"We voted for Trump, but Trump's got nothing to do with us not taking the vaccine," says Hartsville's Cindi Kelton, 67, as she loads dog food and milk into her minivan outside the Piggly Wiggly. "We were planning on taking it — until our doctor passed away."

More scared of the vaccine than the virus

Her physician, Raymond Fuller of Gallatin, Tenn., died of COVID-19 in late January. It's unclear whether he had been vaccinated. Either way, Kelton worried the vaccine could have played a role despite how safe it has been shown to be in rigorous clinical trials.

Kelton has chronic obstructive pulmonary disease and emphysema — lung diseases that put her at high risk of complications with COVID-19 — but maintains she's still more scared of the vaccine than the virus.

In many rural communities, scant attention has been paid to batting down rumors or answering vaccine questions. Public health officials in Tennessee and other Southern states have been far more focused on building trust with Black and immigrant groups concentrated in urban areas. And even their outreach in rural communities has targeted those traditionally underserved groups.

But some leaders of rural communities are the ones actively sowing doubts. They include state legislators pushing anti-vaccine legislation and even a few pastors piping up on Sunday mornings. Greg Locke is an outspoken white preacher in Mount Juliet, Tenn., who peppers his sermons with mocking questions.

"People say, 'Well, what are you going to do when they make the vaccine mandatory?' " he asks an audience gathered without masks in late March. "I'm going to tell them to take a hike, like I've been telling them to take a hike. That's what I'm going to do."

Southern states, where vaccination rates are the lowest in the country, have frequently turned to ministers, seeing them as key allies who are trusted at the local level. But it's mostly Black churches, from Mississippi to Georgia, that have agreed to hold informational town halls or organize and host vaccine events.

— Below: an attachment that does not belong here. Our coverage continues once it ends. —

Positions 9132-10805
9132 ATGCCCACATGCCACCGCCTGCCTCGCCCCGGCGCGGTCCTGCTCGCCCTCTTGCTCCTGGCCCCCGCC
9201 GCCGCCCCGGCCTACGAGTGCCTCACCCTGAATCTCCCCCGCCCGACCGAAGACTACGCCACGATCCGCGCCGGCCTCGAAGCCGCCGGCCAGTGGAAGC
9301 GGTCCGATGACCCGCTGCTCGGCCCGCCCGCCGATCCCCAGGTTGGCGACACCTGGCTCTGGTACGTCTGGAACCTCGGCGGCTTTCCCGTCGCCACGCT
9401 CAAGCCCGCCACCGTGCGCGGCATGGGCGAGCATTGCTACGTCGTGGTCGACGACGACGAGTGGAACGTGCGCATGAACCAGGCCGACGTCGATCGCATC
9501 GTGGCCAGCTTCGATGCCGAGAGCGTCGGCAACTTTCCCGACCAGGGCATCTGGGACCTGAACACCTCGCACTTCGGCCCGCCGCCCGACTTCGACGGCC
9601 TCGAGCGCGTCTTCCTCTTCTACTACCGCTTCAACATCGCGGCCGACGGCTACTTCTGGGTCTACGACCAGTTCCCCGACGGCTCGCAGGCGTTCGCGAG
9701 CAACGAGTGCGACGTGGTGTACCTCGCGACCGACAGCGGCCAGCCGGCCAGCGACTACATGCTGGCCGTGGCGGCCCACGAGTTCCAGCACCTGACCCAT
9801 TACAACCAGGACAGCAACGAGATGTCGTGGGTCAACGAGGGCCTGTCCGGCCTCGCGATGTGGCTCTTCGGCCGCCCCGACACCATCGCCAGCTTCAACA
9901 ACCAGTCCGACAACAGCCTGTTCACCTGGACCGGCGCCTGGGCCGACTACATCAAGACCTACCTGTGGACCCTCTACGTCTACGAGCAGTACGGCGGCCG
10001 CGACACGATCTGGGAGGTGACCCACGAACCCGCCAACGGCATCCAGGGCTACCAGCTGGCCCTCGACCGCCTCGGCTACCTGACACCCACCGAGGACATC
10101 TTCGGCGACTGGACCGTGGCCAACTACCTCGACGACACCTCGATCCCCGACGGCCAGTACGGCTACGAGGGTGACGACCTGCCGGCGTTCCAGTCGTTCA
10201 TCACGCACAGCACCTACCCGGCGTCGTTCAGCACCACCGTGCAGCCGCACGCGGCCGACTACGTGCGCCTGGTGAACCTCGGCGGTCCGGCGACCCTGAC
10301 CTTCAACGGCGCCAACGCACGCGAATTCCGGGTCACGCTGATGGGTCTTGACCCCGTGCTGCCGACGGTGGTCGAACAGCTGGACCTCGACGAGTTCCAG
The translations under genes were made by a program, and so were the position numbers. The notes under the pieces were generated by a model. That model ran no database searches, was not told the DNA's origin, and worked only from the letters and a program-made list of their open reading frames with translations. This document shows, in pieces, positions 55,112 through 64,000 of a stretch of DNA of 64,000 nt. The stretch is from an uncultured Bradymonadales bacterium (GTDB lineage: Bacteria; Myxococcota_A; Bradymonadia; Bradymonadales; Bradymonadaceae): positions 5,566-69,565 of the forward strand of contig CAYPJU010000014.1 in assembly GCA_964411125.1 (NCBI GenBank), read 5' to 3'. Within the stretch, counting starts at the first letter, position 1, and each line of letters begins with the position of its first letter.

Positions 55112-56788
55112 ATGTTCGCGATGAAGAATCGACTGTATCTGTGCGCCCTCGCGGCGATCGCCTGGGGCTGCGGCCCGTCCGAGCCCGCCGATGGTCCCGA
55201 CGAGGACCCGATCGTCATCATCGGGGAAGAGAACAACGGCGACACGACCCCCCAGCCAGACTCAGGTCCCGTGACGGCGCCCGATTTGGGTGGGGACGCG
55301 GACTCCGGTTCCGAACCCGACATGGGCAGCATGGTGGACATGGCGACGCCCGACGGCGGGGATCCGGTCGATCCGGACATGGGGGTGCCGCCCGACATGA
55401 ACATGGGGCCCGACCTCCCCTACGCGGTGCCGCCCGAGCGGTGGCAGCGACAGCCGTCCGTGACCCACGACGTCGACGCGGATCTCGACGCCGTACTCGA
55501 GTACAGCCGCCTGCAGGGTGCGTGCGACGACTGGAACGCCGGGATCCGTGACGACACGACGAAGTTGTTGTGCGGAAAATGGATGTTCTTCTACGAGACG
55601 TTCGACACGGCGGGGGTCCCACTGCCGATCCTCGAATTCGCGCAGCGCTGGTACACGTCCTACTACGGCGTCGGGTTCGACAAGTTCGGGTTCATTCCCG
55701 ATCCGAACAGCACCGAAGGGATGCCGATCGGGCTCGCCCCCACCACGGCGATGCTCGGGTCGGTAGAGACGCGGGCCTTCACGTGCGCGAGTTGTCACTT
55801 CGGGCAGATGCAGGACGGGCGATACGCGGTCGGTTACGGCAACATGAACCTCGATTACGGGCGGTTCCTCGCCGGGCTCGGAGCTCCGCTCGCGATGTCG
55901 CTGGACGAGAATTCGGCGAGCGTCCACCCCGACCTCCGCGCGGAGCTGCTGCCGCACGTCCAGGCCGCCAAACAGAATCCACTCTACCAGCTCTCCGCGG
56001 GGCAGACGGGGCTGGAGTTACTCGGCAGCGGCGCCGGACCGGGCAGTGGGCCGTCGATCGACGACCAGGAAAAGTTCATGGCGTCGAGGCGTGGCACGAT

In recent days, some key white evangelical leaders have stepped forward to advocate more loudly for vaccinations. Among them is J.D. Greear, president of the Southern Baptist Convention. But Greear pastors a church in Durham, N.C. — hardly a conservative stronghold. And the responses to Greear on social media were impassioned and even irate — exposing how divided many conservative churchgoers are.

The white Baptist pastors in Hartsville, when contacted for this story, declined to weigh in, saying they were leaving the decision entirely up to members of their congregations.


"Wait and see"

Pastor Omaran Lee, a hospital chaplain in Nashville, has been working with Black churches in Tennessee to promote vaccination. He says the concerns in Black congregations in his city aren't that different from what he hears from rural, white communities.

" 'We don't trust the government, and we don't trust Joe Biden' is what they say, right?" he says.

But Lee notes that, six months ago, Black communities were saying the same thing when Trump was in office. "Anytime you have a marginalized person, you have people who [feel] left out, they're going to be skeptical."

Skepticism about the vaccine, Lee says, can be overcome if there's an intentional effort to reach people where they are.

But in small towns such as Hartsville, there hasn't been much attention on the issue. People are less likely to hear the message from church leaders, and other communication can be more limited. There's not much in the way of local media providing information about how to sign up and where to go.

"I don't even have a computer. I'm old school," says Brenda Kelley, a 74-year-old widow who says she didn't even know she was eligible to get the vaccine yet, much less that tons of shots are available. The vaccination event at a nearby high school was advertised mostly on Facebook.